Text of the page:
Cappiello Style

Cappiello, Nitrolian
Cappiello, Leonetto. Nitrolian, 1929

Cappiello, Bitter Campari
Cappiello, Leonetto.
Bitter Campari, 1921

Known as the father of modern advertising, Leonetto Cappiello created a unique poster style that was widely imitated. Cappiello came to Paris from his native Italy in 1898, and quickly became famous for his caricatures of Parisian actresses. Shortly thereafter Cappiello began to create posters, using the simplicity and energy of Cheret and the caricature of Toulouse-Lautrec as his stylistic models.

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Realizing that the boulevards of Paris were full of distractions, Cappiello rejected the fussy detail of Art Nouveau and focused on creating one simple image, often humorous or bizarre, which would immediately capture the viewer's attention and imagination. His 1906 absinthe poster of a mischievous green devil on a dark black background marked the ascendancy of a style that would dominate Parisian poster art until Cassandre's first Art Deco poster in 1923.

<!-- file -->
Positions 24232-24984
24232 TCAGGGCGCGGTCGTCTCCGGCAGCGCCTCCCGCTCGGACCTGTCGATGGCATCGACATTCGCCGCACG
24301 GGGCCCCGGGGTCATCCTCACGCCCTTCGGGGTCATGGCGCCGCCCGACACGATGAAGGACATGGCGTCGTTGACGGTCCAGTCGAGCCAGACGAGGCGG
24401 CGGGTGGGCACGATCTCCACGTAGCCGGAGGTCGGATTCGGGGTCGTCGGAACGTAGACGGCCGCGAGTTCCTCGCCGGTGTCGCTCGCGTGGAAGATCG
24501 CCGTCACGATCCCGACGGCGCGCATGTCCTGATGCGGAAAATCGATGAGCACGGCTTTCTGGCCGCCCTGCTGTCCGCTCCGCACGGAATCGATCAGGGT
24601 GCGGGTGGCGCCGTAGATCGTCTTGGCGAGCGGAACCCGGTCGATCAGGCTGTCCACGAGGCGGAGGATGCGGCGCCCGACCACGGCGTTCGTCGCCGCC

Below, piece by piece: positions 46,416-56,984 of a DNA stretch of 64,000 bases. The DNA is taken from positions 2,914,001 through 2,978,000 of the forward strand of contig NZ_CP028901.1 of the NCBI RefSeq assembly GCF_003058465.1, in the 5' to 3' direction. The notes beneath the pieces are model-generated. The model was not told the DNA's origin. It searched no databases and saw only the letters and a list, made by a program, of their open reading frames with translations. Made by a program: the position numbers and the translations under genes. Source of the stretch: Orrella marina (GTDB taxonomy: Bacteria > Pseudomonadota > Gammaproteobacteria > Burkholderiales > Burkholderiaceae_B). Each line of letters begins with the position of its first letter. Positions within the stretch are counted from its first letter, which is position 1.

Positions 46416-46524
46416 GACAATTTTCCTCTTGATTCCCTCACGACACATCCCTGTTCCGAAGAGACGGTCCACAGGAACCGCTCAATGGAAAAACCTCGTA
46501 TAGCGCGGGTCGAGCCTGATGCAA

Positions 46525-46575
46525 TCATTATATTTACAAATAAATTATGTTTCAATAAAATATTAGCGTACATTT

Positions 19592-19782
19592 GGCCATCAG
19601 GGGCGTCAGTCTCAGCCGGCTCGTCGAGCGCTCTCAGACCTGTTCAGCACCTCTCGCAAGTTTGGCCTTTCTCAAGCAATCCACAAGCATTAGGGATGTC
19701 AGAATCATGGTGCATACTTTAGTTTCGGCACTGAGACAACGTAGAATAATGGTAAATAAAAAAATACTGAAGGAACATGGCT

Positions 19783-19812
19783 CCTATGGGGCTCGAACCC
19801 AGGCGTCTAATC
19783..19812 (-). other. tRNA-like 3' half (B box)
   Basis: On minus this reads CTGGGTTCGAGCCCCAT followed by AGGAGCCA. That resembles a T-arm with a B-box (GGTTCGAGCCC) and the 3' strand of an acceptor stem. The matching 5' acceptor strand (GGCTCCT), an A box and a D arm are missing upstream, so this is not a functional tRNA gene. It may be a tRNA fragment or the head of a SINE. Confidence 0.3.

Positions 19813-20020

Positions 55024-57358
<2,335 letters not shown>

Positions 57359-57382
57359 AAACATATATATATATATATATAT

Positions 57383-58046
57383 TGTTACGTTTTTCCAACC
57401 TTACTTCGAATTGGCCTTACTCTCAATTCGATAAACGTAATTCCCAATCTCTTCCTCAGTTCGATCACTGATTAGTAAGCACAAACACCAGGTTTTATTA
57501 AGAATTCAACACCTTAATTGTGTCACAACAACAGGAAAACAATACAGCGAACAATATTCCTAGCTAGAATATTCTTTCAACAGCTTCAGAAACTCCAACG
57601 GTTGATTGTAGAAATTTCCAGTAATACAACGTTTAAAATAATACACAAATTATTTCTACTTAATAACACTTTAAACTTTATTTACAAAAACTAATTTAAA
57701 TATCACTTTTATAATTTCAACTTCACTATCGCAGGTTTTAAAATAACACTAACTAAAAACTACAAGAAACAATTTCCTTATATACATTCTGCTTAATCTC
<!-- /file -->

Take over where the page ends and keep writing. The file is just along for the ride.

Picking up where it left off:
The range of Cappiello's inventiveness was remarkable, as he created more than 1000 product posters. His caricature-based style strongly influenced Achille Mauzan in Italy and Jean D'Ylen in Paris. His advertising concept can be seen in artists as diverse as Federico Seneca and Sepo in Italy to Herbert Leupin and Donald Brun in Switzerland.

Stall, Champagne Joseph Perrier
Stall, Joseph.
Champagne Joseph Perrier, 1920

Robys, Kina Lillet
Robys.
Kina Lillet, 1937

Mauzan, Bertozzi
Mauzan, Achille.
 Bertozzi (large), 1930